The bi-national Kluane-Wrangell-St. Elias-Glacier Bay-Tatshenshini-Alsek park system comprising Kluane, Wrangell-St Elias, Glacier Bay and Tatshenshini-Alsek parks, was declared a UNESCO World Heritage Site in 1979 for the spectacular glacier and icefield landscapes as well as for the importance of grizzly bears, caribou and Dall sheep habitat. In a 2009 census of the Kluane herd, there were 181 northern mountain caribou, a distinct ecotype of the woodland caribou.

Other Sights and Activities

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Events and Festivals

  • Yukon Interational Storytelling Festival
  • Dawson Music Festival
  • Yukon Quest
  • Frostbite Music Festival

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Weather

Weather in Yukon, just like neigbouring Alaska and Northwest Territories, is characterized by short summers from June to August and long, dark and cold winters from October to April. Temperatures during winter can drop below -40 °C, while summer days can enjoy temperatures as high as 30 °C. Still, variation is huge, as summer frost at night is possible, while during the winter months occasionally the mercury rises above zero, even in the northernmost regions. Precipitation on the whole is not that high, and mostly comes in the form of snow during winter. Some heavy thunderstorms might occur after some warmer summer days.

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Getting There

By Plane

Erik Nielsen Whitehorse International Airport (YXY) is the main gateway by air, with flights from Whitehorse to Edmonton, Fairbanks, Calgary, Inuvik (Northwest Territories), Old Crow and Vancouver with Air North and to Vancouver with Air Canada. Air Canada Yazz has seasonal flights to Calgary as well (summer). There are even seasonal flights (summer) with Condor to Frankfurt, Germany!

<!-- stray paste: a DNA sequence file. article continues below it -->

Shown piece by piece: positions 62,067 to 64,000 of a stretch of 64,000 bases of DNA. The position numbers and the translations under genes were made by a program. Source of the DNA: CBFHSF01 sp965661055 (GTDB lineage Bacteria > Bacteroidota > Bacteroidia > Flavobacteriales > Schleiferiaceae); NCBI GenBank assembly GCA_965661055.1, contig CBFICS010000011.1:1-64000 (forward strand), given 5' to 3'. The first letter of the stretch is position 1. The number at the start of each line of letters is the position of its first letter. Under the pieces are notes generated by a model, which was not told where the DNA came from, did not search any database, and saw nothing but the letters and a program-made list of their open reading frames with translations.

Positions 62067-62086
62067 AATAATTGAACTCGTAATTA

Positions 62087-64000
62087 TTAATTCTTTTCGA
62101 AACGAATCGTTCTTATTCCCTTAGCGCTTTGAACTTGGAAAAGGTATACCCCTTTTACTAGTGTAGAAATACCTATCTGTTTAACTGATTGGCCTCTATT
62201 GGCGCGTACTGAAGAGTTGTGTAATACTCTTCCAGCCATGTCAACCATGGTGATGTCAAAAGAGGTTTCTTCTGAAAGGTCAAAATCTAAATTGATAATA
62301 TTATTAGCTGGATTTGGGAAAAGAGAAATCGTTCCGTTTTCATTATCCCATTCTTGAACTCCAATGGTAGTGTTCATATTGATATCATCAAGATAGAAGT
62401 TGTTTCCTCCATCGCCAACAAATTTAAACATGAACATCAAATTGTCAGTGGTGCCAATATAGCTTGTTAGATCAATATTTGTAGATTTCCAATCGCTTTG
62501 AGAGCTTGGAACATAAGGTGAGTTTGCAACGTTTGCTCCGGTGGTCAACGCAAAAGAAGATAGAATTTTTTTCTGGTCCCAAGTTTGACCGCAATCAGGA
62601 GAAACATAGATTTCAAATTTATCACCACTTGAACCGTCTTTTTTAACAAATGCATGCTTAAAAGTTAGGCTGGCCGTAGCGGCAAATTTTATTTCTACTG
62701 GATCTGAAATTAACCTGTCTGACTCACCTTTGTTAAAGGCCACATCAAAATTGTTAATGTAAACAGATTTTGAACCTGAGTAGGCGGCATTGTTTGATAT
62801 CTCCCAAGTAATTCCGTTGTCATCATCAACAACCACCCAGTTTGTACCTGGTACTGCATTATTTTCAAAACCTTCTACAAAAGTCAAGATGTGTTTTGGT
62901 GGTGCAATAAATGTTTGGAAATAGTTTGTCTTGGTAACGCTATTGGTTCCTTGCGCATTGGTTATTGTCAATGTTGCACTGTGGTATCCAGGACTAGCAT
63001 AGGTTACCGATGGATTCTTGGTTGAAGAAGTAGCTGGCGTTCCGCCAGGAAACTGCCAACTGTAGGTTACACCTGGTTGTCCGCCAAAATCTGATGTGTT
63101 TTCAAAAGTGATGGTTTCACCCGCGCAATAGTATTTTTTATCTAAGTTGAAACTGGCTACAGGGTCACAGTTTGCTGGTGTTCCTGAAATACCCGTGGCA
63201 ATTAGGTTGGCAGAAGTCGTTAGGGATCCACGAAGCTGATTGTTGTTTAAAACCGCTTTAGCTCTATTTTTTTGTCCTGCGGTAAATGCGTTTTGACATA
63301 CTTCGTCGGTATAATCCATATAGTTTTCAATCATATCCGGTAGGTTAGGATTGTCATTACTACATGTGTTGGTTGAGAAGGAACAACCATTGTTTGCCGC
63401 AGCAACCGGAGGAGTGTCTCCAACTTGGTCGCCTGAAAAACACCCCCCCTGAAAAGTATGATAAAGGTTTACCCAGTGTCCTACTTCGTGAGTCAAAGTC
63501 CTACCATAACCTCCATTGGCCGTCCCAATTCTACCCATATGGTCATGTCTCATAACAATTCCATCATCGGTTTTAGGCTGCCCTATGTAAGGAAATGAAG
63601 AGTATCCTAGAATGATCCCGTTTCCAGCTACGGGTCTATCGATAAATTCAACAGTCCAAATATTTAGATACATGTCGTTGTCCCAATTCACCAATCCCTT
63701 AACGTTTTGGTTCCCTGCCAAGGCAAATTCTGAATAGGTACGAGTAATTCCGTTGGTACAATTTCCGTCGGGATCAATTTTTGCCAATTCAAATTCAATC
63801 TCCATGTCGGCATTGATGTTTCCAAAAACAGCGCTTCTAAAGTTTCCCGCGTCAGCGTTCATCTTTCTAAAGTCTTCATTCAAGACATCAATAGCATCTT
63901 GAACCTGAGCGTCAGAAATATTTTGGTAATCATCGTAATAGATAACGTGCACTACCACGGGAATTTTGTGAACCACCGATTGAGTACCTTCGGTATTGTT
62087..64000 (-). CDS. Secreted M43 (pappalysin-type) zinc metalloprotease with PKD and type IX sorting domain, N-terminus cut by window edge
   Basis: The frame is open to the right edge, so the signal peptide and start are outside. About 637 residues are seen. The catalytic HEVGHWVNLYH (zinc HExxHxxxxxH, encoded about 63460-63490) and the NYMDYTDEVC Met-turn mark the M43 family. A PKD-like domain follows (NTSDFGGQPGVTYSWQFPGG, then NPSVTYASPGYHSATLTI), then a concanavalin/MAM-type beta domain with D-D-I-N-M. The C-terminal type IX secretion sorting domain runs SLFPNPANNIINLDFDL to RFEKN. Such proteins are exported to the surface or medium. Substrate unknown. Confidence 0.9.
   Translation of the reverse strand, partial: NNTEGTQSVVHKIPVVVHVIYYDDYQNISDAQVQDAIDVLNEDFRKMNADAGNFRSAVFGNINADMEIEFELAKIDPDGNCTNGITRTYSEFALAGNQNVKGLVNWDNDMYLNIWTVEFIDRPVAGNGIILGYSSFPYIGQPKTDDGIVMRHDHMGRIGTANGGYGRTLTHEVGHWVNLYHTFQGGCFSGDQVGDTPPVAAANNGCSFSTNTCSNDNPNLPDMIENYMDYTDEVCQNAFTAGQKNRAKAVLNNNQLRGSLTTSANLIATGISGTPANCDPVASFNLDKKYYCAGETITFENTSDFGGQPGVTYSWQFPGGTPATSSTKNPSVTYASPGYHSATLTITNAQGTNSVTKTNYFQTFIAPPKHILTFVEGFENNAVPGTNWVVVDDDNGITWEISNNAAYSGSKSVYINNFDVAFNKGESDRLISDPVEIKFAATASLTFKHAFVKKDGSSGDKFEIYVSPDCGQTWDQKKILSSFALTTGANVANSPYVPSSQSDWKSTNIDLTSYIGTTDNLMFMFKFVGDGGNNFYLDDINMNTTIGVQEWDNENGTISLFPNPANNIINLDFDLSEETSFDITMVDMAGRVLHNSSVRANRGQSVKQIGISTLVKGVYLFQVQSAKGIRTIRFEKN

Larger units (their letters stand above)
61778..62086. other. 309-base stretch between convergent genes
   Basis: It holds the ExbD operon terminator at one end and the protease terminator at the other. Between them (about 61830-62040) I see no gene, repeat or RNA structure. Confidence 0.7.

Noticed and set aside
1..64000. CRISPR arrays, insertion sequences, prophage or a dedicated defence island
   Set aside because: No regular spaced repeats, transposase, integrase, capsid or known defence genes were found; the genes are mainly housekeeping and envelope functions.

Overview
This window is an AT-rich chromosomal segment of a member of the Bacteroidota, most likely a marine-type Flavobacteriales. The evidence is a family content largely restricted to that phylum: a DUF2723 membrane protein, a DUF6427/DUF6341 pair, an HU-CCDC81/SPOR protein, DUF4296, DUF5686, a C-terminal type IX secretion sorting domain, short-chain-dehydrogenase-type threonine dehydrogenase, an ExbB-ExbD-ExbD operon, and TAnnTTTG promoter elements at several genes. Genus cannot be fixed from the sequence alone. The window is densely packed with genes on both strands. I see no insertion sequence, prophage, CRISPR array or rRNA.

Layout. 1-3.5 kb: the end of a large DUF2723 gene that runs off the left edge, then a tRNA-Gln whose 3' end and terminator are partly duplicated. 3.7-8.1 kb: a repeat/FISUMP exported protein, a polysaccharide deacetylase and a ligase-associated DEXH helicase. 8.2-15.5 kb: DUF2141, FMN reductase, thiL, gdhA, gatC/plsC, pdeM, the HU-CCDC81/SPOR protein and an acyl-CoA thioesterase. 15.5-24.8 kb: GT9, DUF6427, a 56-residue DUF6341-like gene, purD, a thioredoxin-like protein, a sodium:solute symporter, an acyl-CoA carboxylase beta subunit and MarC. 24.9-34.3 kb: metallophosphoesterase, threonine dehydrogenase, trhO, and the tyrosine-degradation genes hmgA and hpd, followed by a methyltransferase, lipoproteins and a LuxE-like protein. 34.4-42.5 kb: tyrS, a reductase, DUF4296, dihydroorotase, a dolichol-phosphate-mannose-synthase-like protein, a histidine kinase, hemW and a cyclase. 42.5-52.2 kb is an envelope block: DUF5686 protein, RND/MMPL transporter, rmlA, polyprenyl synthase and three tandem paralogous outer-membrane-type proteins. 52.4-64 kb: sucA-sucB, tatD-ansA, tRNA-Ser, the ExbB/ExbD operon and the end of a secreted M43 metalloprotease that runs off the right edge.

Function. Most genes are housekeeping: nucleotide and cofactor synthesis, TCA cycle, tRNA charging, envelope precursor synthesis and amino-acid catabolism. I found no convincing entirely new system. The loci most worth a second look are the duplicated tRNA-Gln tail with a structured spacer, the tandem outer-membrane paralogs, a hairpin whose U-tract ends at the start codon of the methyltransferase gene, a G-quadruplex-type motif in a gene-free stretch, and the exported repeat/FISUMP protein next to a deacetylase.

Dawson City has flights to Alaska and Inuvik as well.

By Train

White Pass Railroad

White Pass Railroad

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There are no trains going as far north as Yukon on a regular basis, but in the summer season the White Pass & Yukon Route Railroad provides trips from Skagway, Alaska, as far as Carcross in Yukon, with coach connections to Whitehorse.

By Car

The most important routes include the Alaska Highway, the Klondike Highway (between Skagway and Dawson City), the Haines Highway (between Haines, Alaska, and Haines Junction), and the Dempster Highway (linking Inuvik, Northwest Territories to the Klondike Highway), all paved except for the Dempster Highway. Another less popular route is the Stewart-Cassiar Highway from northwest British Columbia that joins the Alaska Highway.

By Bus

Alaska Direct Bus Line has services to Tok in Alaska (8 hours, 3 times a week) via the Alaska Highway and Haines Junction (2 hours).
Greyhound Canada has buses going south towards Dawson Creek with connections further towards British Columbia and the rest of Canada.
Yukon Alaska Tourist Tours has daily buses from late May to early September to Skagway (4 hours).

By Boat